former american diplomat calls for a us protected kurdish autonomy in syria


Former American diplomat calls for a US-protected Kurdish autonomy in Syria


People of Sere kaniye in Syria's Hasakah province bidding farewell to Kurdish YPG fighters killed in clashes with ISIS. Photo: ARA News

ARA News

The United States should give long-term guarantees to the Syrian Kurds, said Peter W. Galbraith, a former U.S. ambassador and a lobbyist for the Iraqi Kurds.

Galbraith, who visited the Syrian Kurdish region [Rojava] last week, said: “In eastern Syria, Kurdish forces supported by the United States Air Force and special forces are battling the Islamic State in a largely separate conflict.”

“On a recent trip to the Kurdish areas, I traveled to within 15 miles of Raqqa, the capital of the Islamic State. Kurdish fighters feel confident that they can take the city, but their leaders understand that they’re not in a position to govern a large Arab city. Since there is no viable Arab alternative to the Syrian government, this will mean transferring control of Raqqa to the regime in Damascus,” he said in an op-ed for the New York Times.

The former US diplomat and French Foreign Minister Bernard Kouchner visited the Kurdish region in Syria last week with the goal to repair relations between the Kurdish National Council (KNC) and the Democratic Union Party (PYD)–that failed to share power in northern Syria, with the PYD leading the Syrian Kurdish areas on the ground.

According to Galbraith, the United States must either provide long-term guarantees to the Syrian Kurds, or work with Russia to establish a Kurdish federal zone.

“Finally, the United States must provide long-term guarantees to the Syrian Kurds, who now control a large territory, not all of which is Kurdish. For now, the Syrian Army is in no position to take on the Kurdish forces, but eventually, Mr. Assad will surely try to recreate the centralized Arab state he inherited from his father. He will also want to use Syria’s oil resources — much of which are now under Kurdish control — to finance reconstruction,” Galbraith said.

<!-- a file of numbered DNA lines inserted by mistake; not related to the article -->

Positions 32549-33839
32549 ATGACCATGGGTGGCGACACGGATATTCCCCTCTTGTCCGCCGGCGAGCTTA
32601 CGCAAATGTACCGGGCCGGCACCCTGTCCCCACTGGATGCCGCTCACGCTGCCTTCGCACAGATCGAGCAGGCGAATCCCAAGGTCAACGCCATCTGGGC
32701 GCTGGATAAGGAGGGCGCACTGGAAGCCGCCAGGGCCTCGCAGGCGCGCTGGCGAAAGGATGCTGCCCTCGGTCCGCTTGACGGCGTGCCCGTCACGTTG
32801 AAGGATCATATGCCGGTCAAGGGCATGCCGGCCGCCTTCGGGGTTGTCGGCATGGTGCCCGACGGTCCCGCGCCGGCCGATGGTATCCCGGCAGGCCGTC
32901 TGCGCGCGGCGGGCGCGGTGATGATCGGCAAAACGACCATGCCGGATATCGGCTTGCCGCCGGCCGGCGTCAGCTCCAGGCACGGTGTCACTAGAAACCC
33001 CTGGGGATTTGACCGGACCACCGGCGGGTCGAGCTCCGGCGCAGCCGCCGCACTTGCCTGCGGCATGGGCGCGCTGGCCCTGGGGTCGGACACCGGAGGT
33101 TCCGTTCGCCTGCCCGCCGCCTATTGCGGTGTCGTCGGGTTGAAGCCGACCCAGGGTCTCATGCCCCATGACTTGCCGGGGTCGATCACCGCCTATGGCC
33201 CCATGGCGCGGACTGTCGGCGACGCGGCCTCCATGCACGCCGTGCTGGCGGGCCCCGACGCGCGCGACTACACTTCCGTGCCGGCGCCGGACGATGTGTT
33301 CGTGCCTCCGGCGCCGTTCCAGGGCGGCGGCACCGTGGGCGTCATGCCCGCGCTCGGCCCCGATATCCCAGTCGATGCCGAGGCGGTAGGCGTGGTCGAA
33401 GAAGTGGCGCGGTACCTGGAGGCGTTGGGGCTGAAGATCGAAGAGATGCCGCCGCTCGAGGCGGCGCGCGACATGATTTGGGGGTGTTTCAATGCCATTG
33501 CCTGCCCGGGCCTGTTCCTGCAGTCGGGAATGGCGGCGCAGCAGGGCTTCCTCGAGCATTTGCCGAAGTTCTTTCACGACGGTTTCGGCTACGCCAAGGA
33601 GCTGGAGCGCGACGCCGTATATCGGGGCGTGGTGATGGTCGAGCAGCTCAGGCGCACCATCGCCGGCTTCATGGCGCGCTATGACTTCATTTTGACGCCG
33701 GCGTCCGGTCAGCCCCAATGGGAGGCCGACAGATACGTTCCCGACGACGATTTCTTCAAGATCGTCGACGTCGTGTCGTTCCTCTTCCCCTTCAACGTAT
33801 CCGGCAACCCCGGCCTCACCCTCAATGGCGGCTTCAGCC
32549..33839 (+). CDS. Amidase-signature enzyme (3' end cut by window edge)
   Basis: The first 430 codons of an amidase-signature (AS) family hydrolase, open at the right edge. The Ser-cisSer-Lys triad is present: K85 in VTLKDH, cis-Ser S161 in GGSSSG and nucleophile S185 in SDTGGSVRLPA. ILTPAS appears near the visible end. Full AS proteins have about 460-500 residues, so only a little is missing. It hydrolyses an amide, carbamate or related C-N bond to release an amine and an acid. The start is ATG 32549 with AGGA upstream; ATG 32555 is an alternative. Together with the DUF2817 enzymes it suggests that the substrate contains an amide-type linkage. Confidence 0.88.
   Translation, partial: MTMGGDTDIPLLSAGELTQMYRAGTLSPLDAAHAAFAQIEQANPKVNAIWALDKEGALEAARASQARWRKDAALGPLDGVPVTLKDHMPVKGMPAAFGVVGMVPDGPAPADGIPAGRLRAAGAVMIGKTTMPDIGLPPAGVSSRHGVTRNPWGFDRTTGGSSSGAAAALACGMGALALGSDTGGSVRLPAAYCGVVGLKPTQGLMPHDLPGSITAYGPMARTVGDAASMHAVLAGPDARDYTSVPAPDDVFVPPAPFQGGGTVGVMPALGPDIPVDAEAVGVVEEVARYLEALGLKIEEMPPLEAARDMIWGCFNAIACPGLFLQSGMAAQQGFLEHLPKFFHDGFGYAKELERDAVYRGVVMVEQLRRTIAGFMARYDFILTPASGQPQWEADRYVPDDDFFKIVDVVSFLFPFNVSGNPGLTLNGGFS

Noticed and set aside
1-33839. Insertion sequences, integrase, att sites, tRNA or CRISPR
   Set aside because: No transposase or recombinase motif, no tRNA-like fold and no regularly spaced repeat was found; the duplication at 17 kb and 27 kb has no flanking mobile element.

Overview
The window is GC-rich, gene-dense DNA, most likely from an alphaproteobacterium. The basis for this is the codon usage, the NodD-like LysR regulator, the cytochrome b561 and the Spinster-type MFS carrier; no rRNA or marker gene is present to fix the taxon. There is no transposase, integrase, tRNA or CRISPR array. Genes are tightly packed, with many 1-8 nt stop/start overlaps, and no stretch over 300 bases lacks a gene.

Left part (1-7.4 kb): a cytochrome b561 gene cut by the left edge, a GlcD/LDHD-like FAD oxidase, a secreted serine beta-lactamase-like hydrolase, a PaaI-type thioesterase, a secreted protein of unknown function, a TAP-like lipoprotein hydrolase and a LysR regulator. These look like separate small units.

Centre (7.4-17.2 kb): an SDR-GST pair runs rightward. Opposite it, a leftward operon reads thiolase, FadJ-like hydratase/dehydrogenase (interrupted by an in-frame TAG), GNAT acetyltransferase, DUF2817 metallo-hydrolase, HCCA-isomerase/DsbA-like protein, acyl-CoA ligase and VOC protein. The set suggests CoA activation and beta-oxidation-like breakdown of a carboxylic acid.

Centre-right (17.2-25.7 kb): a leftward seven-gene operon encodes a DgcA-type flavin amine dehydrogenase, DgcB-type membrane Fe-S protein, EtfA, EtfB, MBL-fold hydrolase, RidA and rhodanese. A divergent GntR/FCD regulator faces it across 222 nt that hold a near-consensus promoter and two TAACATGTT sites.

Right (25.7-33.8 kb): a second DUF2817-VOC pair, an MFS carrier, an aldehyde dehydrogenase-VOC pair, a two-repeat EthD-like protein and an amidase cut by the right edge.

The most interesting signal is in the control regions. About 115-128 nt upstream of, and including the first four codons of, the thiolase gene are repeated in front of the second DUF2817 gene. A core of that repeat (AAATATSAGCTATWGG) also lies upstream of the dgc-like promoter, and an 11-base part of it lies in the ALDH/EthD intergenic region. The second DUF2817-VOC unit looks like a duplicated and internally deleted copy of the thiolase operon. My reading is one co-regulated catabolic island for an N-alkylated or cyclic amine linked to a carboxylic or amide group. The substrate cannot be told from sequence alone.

“One option is to establish an American-protected Kurdish safe area in northeastern Syria similar to the one created in northern Iraq after the first gulf war. That expensive option is complicated by the inability of the United States to use Turkish air bases to enforce it. (Turkey regards the Kurds as its leading enemy in Syria.),” he said.

However, if the US is not willing to do this, the new Trump administration could work with Russia to support a Kurdish region.

“The less costly alternative is to co-sponsor a Russian plan for an autonomous Kurdish area within a federal Syria,” he wrote.

The Syrian government in the past rejected Russian proposals to establish a Kurdish federation in Syria, and the Syrian president Bashar al-Assad said that the Kurds in Syria “do not want federalism”.

“However, Russia’s leverage with Mr. Assad will diminish as the opposition crumbles in Syria’s west and Russian airpower becomes less important. At that point, the opportunity to extract concessions will disappear, and the field will belong to Mr. Assad and Iran,” Galbraith said.

Michael Stephens, director of the Royal United Services Institute–Qatar, told ARA News that the US government hasn’t made a policy decision yet on the future of the Kurdish-led administrations in northern Syria.

“I don’t think they’ve made a decision on it yet. I think they’re waiting to see what becomes of the rest of Syria, before deciding what to do with the Kurdish region,” Stephens said.

“It’s a classic case of playing for time, and the operations against ISIS buy them some time at the moment,” he concluded.

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